By David Arnold
The capital of Jordan is bracing for what the Muslim Brotherhood says will be a massive demonstration Friday demanding far-reaching government reforms from King Abdullah II.
The Muslim Brotherhood, Jordan’s largest opposition group, is calling its rally a “Save the Homeland” march and predicts it will attract more than 50,000 people in central Amman. The group is demanding reforms that would create a less centralized governing structure and ensure more opposition seats in parliament.
Organizers of a rival march by the Youth Coalition of Loyalty and Allegiance canceled their planned Friday rally, saying they wanted to avoid a confrontation and possible violence on Friday.
The planned march comes as King Abdullah dissolved parliament on Thursday, opening the way for early elections, probably late this year. The Muslim Brotherhood and its political arm, the Islamic Action Front, have vowed to boycott any parliamentary elections, saying the king needs to push through government reforms first.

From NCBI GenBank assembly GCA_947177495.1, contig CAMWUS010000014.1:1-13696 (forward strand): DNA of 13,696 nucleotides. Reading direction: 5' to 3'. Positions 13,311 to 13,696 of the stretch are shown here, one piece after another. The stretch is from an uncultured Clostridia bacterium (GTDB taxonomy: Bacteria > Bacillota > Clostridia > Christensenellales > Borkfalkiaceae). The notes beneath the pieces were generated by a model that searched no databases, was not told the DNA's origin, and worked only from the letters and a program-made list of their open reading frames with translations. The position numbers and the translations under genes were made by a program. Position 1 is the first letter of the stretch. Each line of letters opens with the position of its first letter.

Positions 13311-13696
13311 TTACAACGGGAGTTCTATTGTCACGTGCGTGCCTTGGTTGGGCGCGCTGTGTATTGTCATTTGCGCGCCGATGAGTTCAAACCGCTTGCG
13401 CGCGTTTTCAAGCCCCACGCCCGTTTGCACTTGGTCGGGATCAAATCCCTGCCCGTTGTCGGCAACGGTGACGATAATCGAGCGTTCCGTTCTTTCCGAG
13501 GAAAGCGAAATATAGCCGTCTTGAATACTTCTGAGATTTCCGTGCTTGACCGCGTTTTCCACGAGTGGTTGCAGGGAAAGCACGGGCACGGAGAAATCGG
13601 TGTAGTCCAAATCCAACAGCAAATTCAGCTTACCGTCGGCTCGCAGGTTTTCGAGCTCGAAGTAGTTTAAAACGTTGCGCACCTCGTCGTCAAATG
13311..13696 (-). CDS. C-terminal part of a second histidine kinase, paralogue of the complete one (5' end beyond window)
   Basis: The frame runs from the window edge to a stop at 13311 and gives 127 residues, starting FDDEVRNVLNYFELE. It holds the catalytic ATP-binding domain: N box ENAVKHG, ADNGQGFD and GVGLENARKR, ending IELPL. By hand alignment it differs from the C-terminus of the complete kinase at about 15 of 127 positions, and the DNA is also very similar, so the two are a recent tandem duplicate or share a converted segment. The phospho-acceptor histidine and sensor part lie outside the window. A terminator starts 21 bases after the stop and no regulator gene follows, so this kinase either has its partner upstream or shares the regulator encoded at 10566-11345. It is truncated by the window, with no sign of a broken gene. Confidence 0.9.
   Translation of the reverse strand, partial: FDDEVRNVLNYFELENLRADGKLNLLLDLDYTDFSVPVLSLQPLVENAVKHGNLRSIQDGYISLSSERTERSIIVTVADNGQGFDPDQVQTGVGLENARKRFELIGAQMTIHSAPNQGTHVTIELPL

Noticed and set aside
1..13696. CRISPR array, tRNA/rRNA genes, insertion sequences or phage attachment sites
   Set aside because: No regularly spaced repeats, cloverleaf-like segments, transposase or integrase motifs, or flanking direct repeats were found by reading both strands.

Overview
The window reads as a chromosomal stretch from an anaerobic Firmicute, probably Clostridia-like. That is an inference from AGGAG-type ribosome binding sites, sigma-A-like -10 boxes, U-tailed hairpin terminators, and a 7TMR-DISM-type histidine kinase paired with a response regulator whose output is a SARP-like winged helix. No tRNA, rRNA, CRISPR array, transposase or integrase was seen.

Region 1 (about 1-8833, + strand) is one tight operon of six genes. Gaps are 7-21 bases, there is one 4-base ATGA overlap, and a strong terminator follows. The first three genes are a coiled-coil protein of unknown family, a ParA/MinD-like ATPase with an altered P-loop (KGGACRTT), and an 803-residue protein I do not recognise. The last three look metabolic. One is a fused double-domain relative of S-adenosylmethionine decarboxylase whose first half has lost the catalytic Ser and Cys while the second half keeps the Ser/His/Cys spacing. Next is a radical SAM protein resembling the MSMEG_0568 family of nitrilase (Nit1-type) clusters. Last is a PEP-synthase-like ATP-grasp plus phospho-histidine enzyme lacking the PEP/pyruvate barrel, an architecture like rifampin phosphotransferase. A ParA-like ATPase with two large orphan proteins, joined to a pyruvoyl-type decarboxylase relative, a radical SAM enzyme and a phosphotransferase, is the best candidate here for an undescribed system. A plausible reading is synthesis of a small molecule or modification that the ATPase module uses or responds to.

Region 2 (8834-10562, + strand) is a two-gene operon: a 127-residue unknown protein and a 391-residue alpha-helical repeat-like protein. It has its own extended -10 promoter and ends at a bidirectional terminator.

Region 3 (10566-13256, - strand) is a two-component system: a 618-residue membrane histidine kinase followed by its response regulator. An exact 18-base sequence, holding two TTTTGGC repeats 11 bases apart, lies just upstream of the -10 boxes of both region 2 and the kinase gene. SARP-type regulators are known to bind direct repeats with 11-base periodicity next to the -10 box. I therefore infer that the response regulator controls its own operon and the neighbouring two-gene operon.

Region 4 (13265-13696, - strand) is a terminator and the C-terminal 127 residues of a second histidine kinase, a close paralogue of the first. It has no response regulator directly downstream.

“We are calling for real reforms that restore power to Jordanian people and curb the powers of those who have seized power and influence for decades,” Zaki Bani Rusheid, a Brotherhood leader, told the Reuters news agency.
Demonstrations have been taking place in Amman and other major cities and towns since the Arab Spring movement started early last year. Tensions have been rising in recent months as an already weak economy worsens.
The Brotherhood says the king’s earlier reforms were superficial and that he needs to change the constitution so the opposition can contest more seats in parliament.
Jordanian political experts say the next elections should be one of the most transparent in the history of the country. International election observers are expected to monitor the balloting.